Reverse total shoulder arthroplasty
Reverse total shoulder arthroplasty (RTSA) is a type of total shoulder replacement. It is often the preferred method when there has been advanced damage to the rotator cuff as seen in rotator cuff arthropathy.
The reverse total shoulder flips the normal mechanical arrangement of the shoulder's ball-and-socket joint. Instead of the humeral head fitting into the glenoid, a rounded hemispheric glenoid prosthesis articulates with a socket on the humeral head prosthesis.
Reversing the ball and socket arrangement, the point of rotation is moved more medially, aiding the deltoid muscle which, without an intact rotator cuff, will provide most of the early adduction for the upper extremity after the surgery. Internal and external rotation are more limited in this arrangement, however.
The indications for reverse total shoulder replacement are expanding and include replacement after tumour surgery and after complex fractures in elderly patients.
The design is thought to have relatively good short and medium-term outcomes compared with other types of total shoulder replacements, with improved recovery time and pain scores 3. Long-term outcomes are not yet well-defined.
- neutral AP view (Grashey view) and axillary views obtained
- >2 mm of lucency around the prosthetic component is concerning for loosening
- "scapular notching" (erosion of the inferior scapular neck) is suggestive of glenoid component failure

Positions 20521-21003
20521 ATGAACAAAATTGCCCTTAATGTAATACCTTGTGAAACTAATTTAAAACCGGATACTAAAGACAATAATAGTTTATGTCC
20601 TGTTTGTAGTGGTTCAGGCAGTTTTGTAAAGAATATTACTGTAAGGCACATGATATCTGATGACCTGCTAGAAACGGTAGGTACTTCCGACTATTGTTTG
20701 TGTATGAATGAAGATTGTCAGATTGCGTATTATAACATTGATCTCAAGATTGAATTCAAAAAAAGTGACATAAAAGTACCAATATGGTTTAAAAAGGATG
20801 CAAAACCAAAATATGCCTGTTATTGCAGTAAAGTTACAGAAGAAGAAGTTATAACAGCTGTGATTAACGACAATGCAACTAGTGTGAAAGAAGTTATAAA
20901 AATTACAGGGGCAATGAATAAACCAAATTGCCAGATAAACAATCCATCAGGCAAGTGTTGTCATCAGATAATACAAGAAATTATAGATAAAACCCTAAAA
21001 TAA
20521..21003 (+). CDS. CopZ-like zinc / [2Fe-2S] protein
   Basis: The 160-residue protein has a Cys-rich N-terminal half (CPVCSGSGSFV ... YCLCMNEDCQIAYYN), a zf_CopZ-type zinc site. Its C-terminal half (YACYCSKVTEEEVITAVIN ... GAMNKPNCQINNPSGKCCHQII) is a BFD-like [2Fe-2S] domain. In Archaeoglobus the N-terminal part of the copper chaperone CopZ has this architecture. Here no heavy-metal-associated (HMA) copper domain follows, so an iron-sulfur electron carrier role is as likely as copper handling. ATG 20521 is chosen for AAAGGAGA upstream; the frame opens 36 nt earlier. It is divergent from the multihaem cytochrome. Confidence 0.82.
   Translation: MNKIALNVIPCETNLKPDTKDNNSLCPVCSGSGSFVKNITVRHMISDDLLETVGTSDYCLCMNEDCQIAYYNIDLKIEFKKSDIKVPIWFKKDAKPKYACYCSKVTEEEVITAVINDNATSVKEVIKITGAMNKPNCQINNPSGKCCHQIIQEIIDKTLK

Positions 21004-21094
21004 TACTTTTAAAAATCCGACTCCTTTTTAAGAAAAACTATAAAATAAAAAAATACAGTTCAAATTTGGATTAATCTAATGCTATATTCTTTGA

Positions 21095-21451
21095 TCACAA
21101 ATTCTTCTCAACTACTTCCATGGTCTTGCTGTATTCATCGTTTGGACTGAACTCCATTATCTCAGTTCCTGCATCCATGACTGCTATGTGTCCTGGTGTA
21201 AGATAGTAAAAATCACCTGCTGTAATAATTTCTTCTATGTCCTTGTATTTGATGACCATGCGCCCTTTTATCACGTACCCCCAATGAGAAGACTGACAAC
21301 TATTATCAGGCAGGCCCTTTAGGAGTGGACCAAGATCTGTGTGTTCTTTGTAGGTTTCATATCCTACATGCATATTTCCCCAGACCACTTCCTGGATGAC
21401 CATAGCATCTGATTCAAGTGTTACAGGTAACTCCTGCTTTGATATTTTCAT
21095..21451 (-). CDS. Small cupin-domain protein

- periprosthetic fractures at the base of the acromion at the scapular spine are more common
- better for evaluation if there is a suboptimal radiograph
- as on conventional radiography, >2 mm of lucency around the prosthetic component is concerning for loosening
- metal reduction techniques have improved the ability to image prostheses on MRI
- useful for imaging the rotator cuff musculature, evaluating the prosthesis dynamically, and evaluating for joint effusion
- cannot be used to evaluate for component loosening
The overall complication rate for all forms of total shoulder arthroplasty is ~15%. Complications include:
- aseptic loosening of the glenoid component: most common complication (~32% of all shoulder replacements, but decreased with reverse total shoulder replacements 5)
- aseptic loosening of the humeral component
- periprosthetic fractures
- hardware failure
- axillary nerve palsy
- infection (uncommon)
- acromion stress fracture
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